Totally keen to see practical rifle events. target shooting gets boring.

I am unsure of insurance problems, but a fun proper type practical match has the potential to be huge very quickly. Shot from obsticals i.e. roof top scenario, from out of a wrecked car, stuff like that! The amount of practical/tactical rifles out there is huge, and for a serious match to suit these I think it could be great!

300WM and myself would be happy to attend.

Another question you should ask is if people want to shoot more when they attend matches. I know myself, I loved the long range BR, but if I drive distance, pay for accommodation, food, range fees... I want to shoot lots. For instance 500m Fly, shoot 10 scoring shots, and maybe have 4 sighters over a 10minute time period. A lot more shooting without incurring a massive increase in time with target changes etc...


If something like varmint silhouette was to get up and running I'd be keen. But at that point of competition where it becomes an equipment race, the average family bloke has to bow out ... which is a shame.

I disagree. Its no different to any of the existing competitions. Money spent on 'getting an edge' on the competition hasn't changed since Adam was a boy, competition is still competition. Skill and equipment is where it is at if you want to win. However you can still compete for the fun of it and not spend the big bucks, just don't expect to be on the winners podium.

IPSC members from my club used to host a shot on a 7000 acre farm over a few long weekends of the year so rifles and shot guns would get a good run. The events basically consisted of;

long range shoot. 5-7 IPSC target sized steel plates with shock sensors at ranges of 150m to 750m+, 18-21 rounds depending on number of targets, a sequence of engagement ie closest to farthest and back and number of shots each target and usually a 2 minute time limit which made you really shoot. sounds easy? No way, best scores were 18/20 hits and I did it once with my 222 hunting rifle and a 6 power scope. This style of shooting never really made it an arms race because of the time limit gave you little chance of dialing in each distance, holding off worked just as well and was quicker.

Other events were gongs which was a speed shoot. hit them all and record your time to complete.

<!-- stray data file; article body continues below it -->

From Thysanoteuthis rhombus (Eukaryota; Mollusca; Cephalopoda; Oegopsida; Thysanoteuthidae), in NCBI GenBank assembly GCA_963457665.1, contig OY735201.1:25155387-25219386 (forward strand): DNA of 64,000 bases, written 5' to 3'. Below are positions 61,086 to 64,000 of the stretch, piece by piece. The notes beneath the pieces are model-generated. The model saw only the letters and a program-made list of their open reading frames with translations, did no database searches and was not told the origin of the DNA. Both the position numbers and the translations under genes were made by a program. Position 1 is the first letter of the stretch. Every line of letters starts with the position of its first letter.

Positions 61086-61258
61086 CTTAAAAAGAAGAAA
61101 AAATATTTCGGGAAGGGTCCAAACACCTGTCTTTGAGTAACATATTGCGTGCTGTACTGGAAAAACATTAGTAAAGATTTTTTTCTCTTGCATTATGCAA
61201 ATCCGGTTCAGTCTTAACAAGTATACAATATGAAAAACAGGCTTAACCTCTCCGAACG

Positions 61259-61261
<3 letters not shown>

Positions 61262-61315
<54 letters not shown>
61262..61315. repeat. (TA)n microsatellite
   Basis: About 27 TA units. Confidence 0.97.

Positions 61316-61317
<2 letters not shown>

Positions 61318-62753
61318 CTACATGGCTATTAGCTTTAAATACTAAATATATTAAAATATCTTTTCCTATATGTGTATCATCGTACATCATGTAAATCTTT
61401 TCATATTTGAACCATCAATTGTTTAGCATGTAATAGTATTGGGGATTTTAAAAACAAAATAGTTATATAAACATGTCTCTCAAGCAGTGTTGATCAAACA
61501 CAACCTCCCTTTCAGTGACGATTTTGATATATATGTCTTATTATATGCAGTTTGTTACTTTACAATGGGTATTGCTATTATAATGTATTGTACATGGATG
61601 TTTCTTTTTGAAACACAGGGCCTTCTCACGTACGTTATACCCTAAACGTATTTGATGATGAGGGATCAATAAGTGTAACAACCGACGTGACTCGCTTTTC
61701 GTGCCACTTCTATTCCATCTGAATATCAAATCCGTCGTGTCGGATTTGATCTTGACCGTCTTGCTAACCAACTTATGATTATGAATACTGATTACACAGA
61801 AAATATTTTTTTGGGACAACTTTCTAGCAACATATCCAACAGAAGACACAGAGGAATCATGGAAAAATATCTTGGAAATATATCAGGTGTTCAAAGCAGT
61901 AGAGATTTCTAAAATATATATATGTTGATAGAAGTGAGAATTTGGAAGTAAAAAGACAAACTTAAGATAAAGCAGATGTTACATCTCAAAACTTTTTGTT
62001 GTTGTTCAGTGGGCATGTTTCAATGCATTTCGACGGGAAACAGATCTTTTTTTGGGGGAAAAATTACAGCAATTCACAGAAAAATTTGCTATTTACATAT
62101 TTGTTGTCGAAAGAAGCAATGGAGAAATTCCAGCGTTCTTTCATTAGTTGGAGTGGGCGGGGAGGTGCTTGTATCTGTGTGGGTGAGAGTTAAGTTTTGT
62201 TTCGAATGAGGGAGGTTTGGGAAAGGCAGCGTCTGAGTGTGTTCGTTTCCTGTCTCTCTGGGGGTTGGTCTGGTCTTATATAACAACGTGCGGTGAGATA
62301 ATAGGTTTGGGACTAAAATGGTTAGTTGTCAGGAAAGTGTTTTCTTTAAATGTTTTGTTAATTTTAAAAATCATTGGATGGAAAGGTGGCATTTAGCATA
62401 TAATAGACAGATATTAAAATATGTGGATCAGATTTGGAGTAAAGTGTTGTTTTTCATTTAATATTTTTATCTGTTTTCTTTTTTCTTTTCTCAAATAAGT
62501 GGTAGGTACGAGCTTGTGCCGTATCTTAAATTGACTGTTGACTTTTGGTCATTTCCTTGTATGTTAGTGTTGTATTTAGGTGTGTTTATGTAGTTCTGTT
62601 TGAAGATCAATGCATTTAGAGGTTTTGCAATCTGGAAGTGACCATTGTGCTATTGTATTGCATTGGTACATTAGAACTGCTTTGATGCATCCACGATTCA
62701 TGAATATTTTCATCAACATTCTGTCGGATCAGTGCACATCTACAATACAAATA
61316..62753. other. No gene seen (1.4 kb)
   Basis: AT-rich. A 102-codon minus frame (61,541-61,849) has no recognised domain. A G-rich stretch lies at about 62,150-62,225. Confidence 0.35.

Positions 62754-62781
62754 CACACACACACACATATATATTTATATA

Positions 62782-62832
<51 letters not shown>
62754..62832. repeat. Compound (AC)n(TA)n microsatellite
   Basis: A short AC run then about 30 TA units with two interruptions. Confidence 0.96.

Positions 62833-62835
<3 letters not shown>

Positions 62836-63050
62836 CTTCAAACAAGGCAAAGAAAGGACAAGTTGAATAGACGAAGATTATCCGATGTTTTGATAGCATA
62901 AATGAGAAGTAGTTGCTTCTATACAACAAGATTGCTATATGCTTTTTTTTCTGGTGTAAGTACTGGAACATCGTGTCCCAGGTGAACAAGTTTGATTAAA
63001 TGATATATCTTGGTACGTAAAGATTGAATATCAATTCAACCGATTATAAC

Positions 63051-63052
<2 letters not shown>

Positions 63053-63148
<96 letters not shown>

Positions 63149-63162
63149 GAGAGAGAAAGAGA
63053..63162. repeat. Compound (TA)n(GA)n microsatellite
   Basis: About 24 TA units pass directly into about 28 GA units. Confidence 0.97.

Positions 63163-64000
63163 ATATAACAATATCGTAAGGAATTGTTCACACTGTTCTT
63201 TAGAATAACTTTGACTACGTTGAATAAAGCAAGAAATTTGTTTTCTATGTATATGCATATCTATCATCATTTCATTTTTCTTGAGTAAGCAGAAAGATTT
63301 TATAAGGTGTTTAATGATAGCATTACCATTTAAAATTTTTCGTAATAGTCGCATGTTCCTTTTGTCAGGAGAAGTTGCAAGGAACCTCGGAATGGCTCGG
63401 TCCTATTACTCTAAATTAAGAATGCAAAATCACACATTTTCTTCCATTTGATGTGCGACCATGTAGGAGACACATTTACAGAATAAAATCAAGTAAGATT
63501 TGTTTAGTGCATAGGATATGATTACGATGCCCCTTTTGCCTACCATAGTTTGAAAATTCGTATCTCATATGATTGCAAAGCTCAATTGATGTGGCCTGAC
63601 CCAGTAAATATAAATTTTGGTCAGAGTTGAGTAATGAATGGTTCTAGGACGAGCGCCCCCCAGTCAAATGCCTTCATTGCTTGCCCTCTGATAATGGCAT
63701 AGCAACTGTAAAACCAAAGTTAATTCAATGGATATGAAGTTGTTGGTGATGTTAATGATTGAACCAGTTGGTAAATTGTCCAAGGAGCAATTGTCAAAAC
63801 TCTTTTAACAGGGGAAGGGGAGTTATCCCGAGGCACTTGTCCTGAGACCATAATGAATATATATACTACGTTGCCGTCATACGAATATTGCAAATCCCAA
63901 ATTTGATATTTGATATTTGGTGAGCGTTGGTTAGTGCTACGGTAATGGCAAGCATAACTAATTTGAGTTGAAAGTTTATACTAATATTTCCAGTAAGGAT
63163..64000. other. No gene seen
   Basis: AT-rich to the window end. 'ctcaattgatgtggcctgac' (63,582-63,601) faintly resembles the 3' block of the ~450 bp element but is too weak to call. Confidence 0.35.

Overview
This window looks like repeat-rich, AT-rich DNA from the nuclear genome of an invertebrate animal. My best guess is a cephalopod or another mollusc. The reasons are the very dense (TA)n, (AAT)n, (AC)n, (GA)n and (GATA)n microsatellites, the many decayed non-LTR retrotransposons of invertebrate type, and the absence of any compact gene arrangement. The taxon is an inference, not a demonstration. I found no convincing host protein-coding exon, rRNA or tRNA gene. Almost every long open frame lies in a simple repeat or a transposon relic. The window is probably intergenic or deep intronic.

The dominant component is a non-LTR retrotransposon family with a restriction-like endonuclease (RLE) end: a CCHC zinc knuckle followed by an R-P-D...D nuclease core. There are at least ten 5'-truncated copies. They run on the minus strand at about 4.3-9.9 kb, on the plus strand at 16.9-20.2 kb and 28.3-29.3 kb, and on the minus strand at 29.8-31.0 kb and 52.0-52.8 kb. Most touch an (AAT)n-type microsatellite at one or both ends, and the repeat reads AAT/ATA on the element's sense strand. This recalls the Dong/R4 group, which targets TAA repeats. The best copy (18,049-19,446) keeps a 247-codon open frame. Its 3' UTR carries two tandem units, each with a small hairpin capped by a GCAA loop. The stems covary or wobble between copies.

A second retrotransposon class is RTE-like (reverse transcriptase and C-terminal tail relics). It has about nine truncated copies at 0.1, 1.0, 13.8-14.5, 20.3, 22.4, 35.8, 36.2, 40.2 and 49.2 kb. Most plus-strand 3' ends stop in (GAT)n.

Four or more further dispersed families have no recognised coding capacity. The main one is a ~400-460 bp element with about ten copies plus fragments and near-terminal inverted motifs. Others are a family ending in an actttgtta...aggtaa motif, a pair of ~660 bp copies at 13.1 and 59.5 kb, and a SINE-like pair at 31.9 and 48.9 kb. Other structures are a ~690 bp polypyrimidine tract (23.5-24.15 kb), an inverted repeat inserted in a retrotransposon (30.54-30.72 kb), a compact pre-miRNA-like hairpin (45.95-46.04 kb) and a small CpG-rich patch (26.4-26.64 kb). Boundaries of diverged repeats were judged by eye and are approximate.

others were IPSC courses designed to use all types of rifles. even had a 22lr rabbit stage with 2" steel plates.

shotgun stages were a pig run and clays


What can you afford to pay on a weekly basis for ammo and range fees?

Now this vote was a bit tricky. I voted $20-$30 weekly. If you were to buy NRAA ammo, they go for $22 a box. Everyone will buy 2 boxes to see them through the shoot, 2 sighters and 10 scoring shots, plus $12 range fee. This costs $56 for a shoot on a weekend, initially. There after, only $34 for the next 4 weeks. Those rounds left over from sighters,16 rds.

Now, how many people here reload and buy Bergers, Lapua, Sierra projies? To shoot on a weekly basis probably comes out much higher.

For me I can only attend every 2 or 3 weeks. Hence my vote.

bruce moulds
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#2 Postby bruce moulds » Thu Jan 17, 2013 11:26 am

asking questions is always a good thing, but what the masses want is not always what is good for us.
a good example of this is the tac guys who want to shoot long range.
while we want more shooters, we do not want the type of firearms that by association will cause our current equipment to be banned.
internationally, the shooting sports are moving in 2 directions. away from the killing of human beings, and towards the same.
at the same time the public and politicians are being repulsed from firearms by mass shootings and warfare.
the disciplines that distance themselves from the image of killing people have more chance of lasting longer.
even ftr is so named to align itself with "sport" as opposed to killing. ftarget rifle.
when the next round of bans come around, it would serve the nraa well to have distanced itself from killing publically and politically. they have come a long way since being associated with the military, and here is an opportunity to move further in the right direction for the maintainance of some firearms ownership.
we must maintain and build the image of sport as the non shooting public sees it.
avoiding tac will not be the end of us.
keep safe,
bruce moulds.
"SUCH IS LIFE" Edward Kelly 11 nov 1880
http://youtu.be/YRaRCCZjdTM

higginsdj
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Re: Comments from another website

#3 Postby higginsdj » Thu Jan 17, 2013 1:04 pm